States that want to become magnets for new businesses, or strengthen their position as such, must focus on eliminating harmful taxes that stifle economic growth such as income taxes and estate taxes. Maryland — with a 5.75 percent state income tax, large local income tax add-ons, a state estate tax and an incoming Republican governor — has an unprecedented opportunity to join the ranks of pro-growth states by passing a law to cut taxes equal to increased revenues from passage of a federal "e-fairness" bill.
"E-fairness" is the colloquial term for closing an outdated tax loophole that allows online merchants without a physical presence in Maryland to forgo collection of state sales taxes, even as their brick-and-mortar competitors are required by law to collect such levies. This online sales tax loophole creates the illusion that online retailers have better prices, thereby attracting more customers to e-commerce.
This is a classic example of the government picking winners (online retailers) and losers (Main Street businesses) in the private marketplace. Online retailers are effectively receiving a price subsidy on all their goods equal to the state sales tax rate. This represents a shocking level of government interference in the retail market and should be anathema to true conservatives in Maryland and across the United States.
It also represents a massive challenge for brick-and-mortar businesses, especially given the tight margins of most retail businesses. It is nearly impossible for your local shop to compete with an online rival that has "cheaper" goods, just because sales tax is not included in the final total. Local businesses are shrinking and even shutting their doors as a result, impacting whole communities.
Congress is trying to tackle this situation via the Marketplace Fairness Act, which would give states the authority to collect sales taxes online. The Senate has already passed this bill by a wide, bipartisan margin.
But the bill has gotten stuck in the House of Representatives where some are trying to paint it purely as a tax increase. It is not one, and I would not support it if it were.
The Marketplace Fairness Act has the support of a broad spectrum of individual citizens, civic and business groups, and elected officials of both parties. No less than a dozen current or incoming governors called for a closing of the online sales tax loophole at a recent National Governors Association meeting. In fact, Republican governors have emerged as a driving force behind the push for e-fairness.
These state executives understand passage of the Marketplace Fairness Act would give them yet another tool to use to lower taxes and promote economic growth. When states are able to effectively collect sales tax on online purchases (this tax is already due but nobody pays it), they will see sharp revenue increases. But instead of simply adding those revenues to their coffers, Republican governors in states like Wisconsin, Ohio and Utah have taken steps to use these funds to cut more onerous taxes, like income taxes, in order to help drive true economic expansion.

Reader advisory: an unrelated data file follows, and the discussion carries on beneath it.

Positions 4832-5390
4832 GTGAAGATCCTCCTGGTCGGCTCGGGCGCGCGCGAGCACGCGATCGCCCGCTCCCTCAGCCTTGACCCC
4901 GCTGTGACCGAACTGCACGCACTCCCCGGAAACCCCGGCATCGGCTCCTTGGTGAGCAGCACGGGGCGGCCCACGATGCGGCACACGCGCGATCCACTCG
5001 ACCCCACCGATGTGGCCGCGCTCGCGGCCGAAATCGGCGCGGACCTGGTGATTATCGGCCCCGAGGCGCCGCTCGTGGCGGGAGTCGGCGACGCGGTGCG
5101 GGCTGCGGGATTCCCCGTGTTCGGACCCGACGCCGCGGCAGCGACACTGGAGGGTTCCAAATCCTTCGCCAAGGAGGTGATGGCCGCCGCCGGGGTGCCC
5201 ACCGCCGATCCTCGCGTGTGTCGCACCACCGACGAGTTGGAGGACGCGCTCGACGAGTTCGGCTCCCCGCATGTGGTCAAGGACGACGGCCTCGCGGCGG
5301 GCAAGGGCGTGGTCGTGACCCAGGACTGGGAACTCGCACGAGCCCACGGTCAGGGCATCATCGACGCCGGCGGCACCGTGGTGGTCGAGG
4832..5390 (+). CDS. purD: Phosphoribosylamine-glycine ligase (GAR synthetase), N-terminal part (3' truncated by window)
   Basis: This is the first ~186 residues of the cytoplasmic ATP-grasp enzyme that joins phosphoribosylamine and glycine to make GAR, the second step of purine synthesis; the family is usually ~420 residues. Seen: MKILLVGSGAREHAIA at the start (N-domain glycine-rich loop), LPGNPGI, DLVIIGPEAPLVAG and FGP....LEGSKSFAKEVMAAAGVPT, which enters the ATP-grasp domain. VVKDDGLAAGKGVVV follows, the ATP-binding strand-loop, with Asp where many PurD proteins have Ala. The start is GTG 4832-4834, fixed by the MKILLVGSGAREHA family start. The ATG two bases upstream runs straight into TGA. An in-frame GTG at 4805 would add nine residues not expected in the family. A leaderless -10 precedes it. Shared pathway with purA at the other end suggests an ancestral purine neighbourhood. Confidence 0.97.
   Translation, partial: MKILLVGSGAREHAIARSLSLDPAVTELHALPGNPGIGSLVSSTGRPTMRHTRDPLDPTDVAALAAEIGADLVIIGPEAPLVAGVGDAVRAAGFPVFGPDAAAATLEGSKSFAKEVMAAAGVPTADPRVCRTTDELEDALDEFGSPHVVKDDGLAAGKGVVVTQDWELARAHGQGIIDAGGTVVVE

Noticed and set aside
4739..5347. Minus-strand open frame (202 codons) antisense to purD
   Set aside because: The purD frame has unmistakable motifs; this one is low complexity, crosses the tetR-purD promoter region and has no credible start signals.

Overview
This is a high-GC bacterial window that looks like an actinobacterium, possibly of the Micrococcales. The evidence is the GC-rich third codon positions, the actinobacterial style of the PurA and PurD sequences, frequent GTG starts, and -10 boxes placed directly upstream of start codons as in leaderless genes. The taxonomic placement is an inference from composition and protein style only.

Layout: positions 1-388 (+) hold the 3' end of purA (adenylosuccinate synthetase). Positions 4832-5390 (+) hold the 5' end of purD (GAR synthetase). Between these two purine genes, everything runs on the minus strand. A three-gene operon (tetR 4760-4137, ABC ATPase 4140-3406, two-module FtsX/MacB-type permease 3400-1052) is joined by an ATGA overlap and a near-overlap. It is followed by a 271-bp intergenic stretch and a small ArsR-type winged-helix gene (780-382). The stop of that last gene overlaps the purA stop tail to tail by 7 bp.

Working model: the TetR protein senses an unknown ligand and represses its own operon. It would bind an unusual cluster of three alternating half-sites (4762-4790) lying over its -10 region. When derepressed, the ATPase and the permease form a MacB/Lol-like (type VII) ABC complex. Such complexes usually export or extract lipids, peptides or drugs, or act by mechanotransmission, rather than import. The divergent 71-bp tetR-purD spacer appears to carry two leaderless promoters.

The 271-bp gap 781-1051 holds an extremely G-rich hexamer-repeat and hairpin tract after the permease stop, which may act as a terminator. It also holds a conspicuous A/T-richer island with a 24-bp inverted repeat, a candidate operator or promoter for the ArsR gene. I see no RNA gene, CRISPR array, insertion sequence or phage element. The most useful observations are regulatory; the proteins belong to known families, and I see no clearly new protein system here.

Gov.-elect Larry Hogan campaigned aggressively on the need to reduce or eliminate many of the new taxes signed into law in recent years in Maryland. He's right. Getting rid of some of those silly new taxes and fees will make Maryland a more competitive state for job growth.
Last year, I studied what the impact would be if the Marketplace Fairness Act were to become law and states wisely cut taxes in amounts corresponding to the resulting revenue increases. Nationally, such action would result in 1.5 million new jobs and an additional $563 billion in GDP over the next 10 years. In Maryland, you would see $7.1 billion in additional GDP and 17,476 new jobs during the same time period.
There has never been a better time to get a conservative e-fairness solution in place. The Republican Party made massive gains in the midterm election, not just in Congress, but in state legislatures and governors' mansions throughout the country. The stage is well set for the largest possible number of states to use passage of the Marketplace Fairness Act to enable pro-growth tax cuts and economic expansion.
The election made one thing clear: voters are eager for action on this and many other pro-growth issues. The U.S. House must push forward with the Marketplace Fairness Act, both to show the nation that they — and their party — can lead, and to give states and small businesses a fighting chance to thrive, grow, and create much-needed employment for American workers.
Arthur B. Laffer is chairman of Laffer Associates. He can be contacted through http://www.laffercenter.com.